Fishing an Extreme Environment: Science, Sovereignty and Hudson Bay

Part of the Archimedes book series (ARIM, volume 52)


Was a deep-sea commercial fishery possible in Hudson Bay? This question brought the Dominion Government of Canada, through the Department of Marine and Fisheries, to sponsor several mostly-forgotten expeditions beginning in the 1880s to gauge its fishery potential. Logically, fisheries should have been possible, given the importance of many fisheries in far northern waters–the groundfish fishery in Barents Sea north of Norway, for example, and the whale fishery in northern Hudson Bay. Sea fisheries had apparently not developed yet in Hudson Bay due to its inaccessibility, the use of only small craft for near-shore fishing, and the climate’s severity. Or did the lack of a fishery reflect a real absence of fish? The Canadian government’s queries were perplexing, however, given the challenges in fishing Hudson Bay’s ice-shrouded waters. Its interest in the region had been so scanty that parts of northern Hudson Bay had not yet been charted. Also, the prolific east-coast fishery already harvested too many fish for domestic markets, and faced depressed prices in international markets. Toronto and other inland markets were well-supplied by Great Lake fish. Simply put, Canada did not require more fish.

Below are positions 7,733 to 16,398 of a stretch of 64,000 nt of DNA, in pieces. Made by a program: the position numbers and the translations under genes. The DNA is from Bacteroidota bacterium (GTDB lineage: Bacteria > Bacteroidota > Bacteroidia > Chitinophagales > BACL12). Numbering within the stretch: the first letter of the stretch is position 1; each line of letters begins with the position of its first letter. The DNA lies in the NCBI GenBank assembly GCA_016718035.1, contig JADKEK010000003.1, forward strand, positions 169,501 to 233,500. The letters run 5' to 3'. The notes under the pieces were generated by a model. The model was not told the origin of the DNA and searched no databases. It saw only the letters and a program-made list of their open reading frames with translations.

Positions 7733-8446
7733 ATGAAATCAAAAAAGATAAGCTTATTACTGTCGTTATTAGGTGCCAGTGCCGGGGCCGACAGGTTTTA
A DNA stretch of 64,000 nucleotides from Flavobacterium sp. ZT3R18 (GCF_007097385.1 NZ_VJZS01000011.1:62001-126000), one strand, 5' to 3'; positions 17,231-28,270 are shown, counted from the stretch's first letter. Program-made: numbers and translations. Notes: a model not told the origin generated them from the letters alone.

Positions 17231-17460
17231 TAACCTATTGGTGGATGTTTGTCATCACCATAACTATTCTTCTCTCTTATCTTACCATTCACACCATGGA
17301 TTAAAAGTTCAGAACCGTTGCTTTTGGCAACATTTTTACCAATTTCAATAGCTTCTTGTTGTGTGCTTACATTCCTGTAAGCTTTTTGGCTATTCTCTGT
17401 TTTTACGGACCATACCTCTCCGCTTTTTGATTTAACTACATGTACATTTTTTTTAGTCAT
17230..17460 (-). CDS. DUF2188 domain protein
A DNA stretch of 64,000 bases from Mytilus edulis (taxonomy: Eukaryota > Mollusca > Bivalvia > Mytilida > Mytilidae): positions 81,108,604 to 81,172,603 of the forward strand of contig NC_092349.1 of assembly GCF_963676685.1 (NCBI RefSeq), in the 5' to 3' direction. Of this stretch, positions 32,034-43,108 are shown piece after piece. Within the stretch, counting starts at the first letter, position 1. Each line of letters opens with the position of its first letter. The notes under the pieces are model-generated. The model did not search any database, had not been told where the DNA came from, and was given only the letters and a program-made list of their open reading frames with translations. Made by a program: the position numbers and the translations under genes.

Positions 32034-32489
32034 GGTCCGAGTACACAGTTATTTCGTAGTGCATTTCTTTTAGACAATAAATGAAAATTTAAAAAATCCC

Copyright information

© Springer International Publishing AG  2017

Authors and Affiliations

  1. 1.Ryerson UniversityTorontoCanada

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